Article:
Figure S2 – needs to be checked for errors. At least two species are identified as CCMP127. Furthermore, it would be helpful to make it easier to cross-reference between this figure and Table S1 and Fig. 4, consider using a numbering system that is common to table and figure. This numbering system could be used to cross-reference with the sequences aligned in Figure 4B, C and D, which is not possible in the current format.

Specific comments
Line 221 – remove “in”

Line 291 – “animal models” – be more specific here, which animal models? Throughout the discussion avoid generalizing to “animal” – the diversity of ion channels is very large, and there are many taxonomic differences in gene duplication and function. Comparisons should specify the model species and the specific genes. NaV channels are characterized by the DEKA motif (which lends them their specificity), which is not true for the diatom channel, raising the question whether it should be considered a true Na+ channel – it seems like it is a Ca++ channel, that is also permeable to Na+ ions.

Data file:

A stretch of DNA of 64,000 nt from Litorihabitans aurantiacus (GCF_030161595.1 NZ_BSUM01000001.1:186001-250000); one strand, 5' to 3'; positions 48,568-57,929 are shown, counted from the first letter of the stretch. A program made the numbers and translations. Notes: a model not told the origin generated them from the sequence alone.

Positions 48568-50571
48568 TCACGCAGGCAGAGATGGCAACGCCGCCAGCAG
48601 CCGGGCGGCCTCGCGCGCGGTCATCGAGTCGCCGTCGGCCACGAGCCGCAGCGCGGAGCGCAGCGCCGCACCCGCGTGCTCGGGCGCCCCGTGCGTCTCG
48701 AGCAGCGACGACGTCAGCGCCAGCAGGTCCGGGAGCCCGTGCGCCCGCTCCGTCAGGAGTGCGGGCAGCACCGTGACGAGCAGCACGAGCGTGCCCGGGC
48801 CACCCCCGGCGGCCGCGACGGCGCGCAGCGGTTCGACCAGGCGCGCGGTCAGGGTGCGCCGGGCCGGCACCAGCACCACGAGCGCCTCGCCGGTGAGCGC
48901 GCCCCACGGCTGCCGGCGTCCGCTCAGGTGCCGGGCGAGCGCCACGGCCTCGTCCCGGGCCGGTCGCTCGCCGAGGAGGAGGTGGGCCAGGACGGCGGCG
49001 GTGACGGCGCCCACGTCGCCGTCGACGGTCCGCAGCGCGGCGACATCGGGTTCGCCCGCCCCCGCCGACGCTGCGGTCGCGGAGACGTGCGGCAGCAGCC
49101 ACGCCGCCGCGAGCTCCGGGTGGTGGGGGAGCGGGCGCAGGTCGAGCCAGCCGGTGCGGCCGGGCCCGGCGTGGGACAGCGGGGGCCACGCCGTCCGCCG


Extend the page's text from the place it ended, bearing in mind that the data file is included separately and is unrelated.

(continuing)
Lines 297-300 – the authors indicate that the response observed in their diatom is unique, yet seems to be similar to the squid (which is a standard animal model). This section is unclear: how is the diatom’s response similar/unique, and how does the squid compare with other “animal models”.

Paragraph starting with line 332 – is too speculative. Needs to be rewritten after revision of the bioinformatics section. It seems to be premature to speculate on the evolution of the channels given the diversity in amino acid sequences shown in Figure 4. A lot is known about the evolution of VGC channels in invertebrates and vertebrates, and channel function – but this is not reflected in this paragraph. Furthermore, the wealth of information available on vertebrates and invertebrates stands in contrast to the limited understanding of VGC function in bacteria and unicellular organisms like the diatoms.

Paragraph starting with line 354 – the conclusion of the lack of a 4 domain VGC is not supported by the current result section (see figure 4C and D with sequences shown for O. sinensis). Note comments on bioinformatics. This paragraph also seems to be contradictive – if the EEEE filter is Ca++ specific (bacterial channel), and the DEEE filter is a general cation channel, what is the basis for identifying the predicted diatom DDDD motif as being a selective Na+ channel?

Reviewer 3 ·

Basic reporting

Kitchen et al studied the impact of the Karenia breve neurotoxin (Brevetoxin) on marine phytoplankton as they hypothesize that these neurotoxins may also affects the sodium and calcium VGCs in marine phytoplankton like in animals. This is an obvious hypothesis to test, but not much was found in the literature that brevetoxins acting as allelopathic subtances, see Cembella 2003 and others.